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Performance and image enhancing drug (PIED) producers and suppliers: a retrospective content analysis of PIED-provider cases in Australia from 2010-2016

  • Katinka van de VenEmail author
  • Matthew Dunn
  • Kyle Mulrooney
Article

Abstract

Traditionally policymakers have paid little attention to the consumption of steroids and other performance and image enhancing drugs (PIEDs) in Australia. Yet, in recent times PIEDs have come to occupy an increasing amount of discursive space and, indeed, regulatory action. This newfound interest may be attributed to several broader developments, not least the perception of the involvement of organized crime in distributing PIEDs to the professional sports world and other sectors of this illicit market. This paper seeks to explore the empirical reality of the claim that the production and supply of PIEDs in Australia is the prerogative of organized crime groups. A retrospective content analysis of Australian PIED provider cases was conducted between 2010 and 2016. To widen our search, both media articles describing court cases, obtained from the Factiva database, and public online court records, using the Australasian Legal Information Institute (AustLII) database, were searched. Search terms included “steroid*”, “doping” and “testosterone” in combination with the terms “traffic*”, “production”, “supply*” and “import*”. In total, 477 PIED provider cases were identified yet most cases were duplicates, irrelevant or lacked sufficient detail, resulting in a final dataset of 144 cases. A coding schedule was developed based on existing PIED supply literature. Our data shows that most PIED provider cases took place in Queensland (41.7%), followed by New South Wales (25%) and Victoria (13.2%). Regarding the type of providers, the largest group consisted of people active in the gym industry (22%), followed by the healthcare sector (17%), the ‘other’ category (12%) and the security sphere (8%). Of the 144 steroid-provider cases, only 12% of the cases indicated the potential involvement of organized crime groups, with half of those being linked to outlaw motorcycle gangs. In contrast to the claims of authorities, our data suggests that organized crime groups currently play a proportionally small role in the illicit production and supply of steroids and other performance and image enhancing drugs in Australia. Indeed, various actors are involved of which only a small fraction are part of or involved with organized crime groups. Many suppliers are particularly active in the gym industry and healthcare sector. The relative presence of such suppliers has important policy implications, not least with regard to the role of criminal law in addressing the provision of PIEDs.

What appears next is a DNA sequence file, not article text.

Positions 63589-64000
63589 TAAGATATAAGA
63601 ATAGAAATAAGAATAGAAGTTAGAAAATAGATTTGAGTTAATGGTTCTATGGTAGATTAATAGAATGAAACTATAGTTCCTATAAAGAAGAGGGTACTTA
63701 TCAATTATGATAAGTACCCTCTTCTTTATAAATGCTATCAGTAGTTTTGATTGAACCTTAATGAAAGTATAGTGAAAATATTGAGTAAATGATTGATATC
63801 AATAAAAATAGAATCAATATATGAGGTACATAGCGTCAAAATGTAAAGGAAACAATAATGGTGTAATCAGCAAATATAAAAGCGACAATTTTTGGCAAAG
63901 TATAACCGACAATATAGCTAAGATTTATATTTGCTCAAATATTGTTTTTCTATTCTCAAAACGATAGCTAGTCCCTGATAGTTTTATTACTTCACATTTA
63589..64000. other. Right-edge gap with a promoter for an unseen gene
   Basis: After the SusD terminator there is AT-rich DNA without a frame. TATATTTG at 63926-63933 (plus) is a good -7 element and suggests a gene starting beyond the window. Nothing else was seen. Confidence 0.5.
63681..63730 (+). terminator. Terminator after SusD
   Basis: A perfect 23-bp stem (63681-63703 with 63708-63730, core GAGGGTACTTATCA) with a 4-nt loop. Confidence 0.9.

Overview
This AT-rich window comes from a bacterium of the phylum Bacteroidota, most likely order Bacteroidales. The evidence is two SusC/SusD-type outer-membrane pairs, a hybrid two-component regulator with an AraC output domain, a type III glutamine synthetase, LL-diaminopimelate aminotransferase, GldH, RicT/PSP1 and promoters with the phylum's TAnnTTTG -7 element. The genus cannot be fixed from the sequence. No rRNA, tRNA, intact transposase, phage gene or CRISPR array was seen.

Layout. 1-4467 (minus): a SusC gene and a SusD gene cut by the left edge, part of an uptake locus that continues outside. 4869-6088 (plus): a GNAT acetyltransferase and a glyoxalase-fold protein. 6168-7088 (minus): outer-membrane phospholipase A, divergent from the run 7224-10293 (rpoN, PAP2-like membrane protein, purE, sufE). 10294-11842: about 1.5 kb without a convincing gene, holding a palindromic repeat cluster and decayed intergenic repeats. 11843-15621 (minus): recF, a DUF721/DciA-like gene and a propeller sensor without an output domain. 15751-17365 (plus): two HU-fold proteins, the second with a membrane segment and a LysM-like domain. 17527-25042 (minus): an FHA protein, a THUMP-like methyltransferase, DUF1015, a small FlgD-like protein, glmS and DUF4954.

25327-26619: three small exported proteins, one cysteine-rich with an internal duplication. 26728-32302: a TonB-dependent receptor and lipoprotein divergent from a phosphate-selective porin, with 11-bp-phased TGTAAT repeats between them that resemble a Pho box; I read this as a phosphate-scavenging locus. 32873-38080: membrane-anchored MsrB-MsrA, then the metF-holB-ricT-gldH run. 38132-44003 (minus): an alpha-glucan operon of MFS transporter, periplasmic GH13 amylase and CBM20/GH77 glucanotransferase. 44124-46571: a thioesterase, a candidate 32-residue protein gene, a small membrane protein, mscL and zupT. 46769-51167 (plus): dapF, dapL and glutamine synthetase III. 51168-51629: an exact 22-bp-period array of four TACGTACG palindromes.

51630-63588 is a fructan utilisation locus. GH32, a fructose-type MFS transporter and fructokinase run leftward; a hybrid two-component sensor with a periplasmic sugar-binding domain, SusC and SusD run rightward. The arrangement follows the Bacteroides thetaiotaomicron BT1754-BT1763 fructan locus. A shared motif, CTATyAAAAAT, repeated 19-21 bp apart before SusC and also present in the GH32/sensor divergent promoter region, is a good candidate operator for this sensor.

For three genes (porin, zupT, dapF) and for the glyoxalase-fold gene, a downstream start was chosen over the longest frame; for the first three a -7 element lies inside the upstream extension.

Keywords

Steroids Image enhancing drugs Organized crime Outlaw motorcycle gangs Bikie gangs Drug supply Drug trafficking Drug policy Australia 

Notes

Acknowledgements

The authors would like to thank Shann Hulme for her valuable comments.

Compliance with ethical standards

Funding

The research did not receive any specific grant from funding agencies in the public, commercial or not-forprofit sector.

Ethical approval

This article does not contain any studies with human participants or animals performed by any of the authors.

Informed consent

Informed consent was obtained from all individual participants included in the study.

Conflict of interest

The authors declares that there is no conflict of interest.

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Copyright information

© Springer Science+Business Media, LLC, part of Springer Nature 2018

Authors and Affiliations

  1. 1.Drug Policy Modelling Program, Social Policy Research CentreUNSWSydneyAustralia
  2. 2.School of Health and Social DevelopmentDeakin UniversityMelbourneAustralia
  3. 3.Faculty of Humanities, Arts, Social Sciences and EducationUniversity of New EnglandArmidaleAustralia

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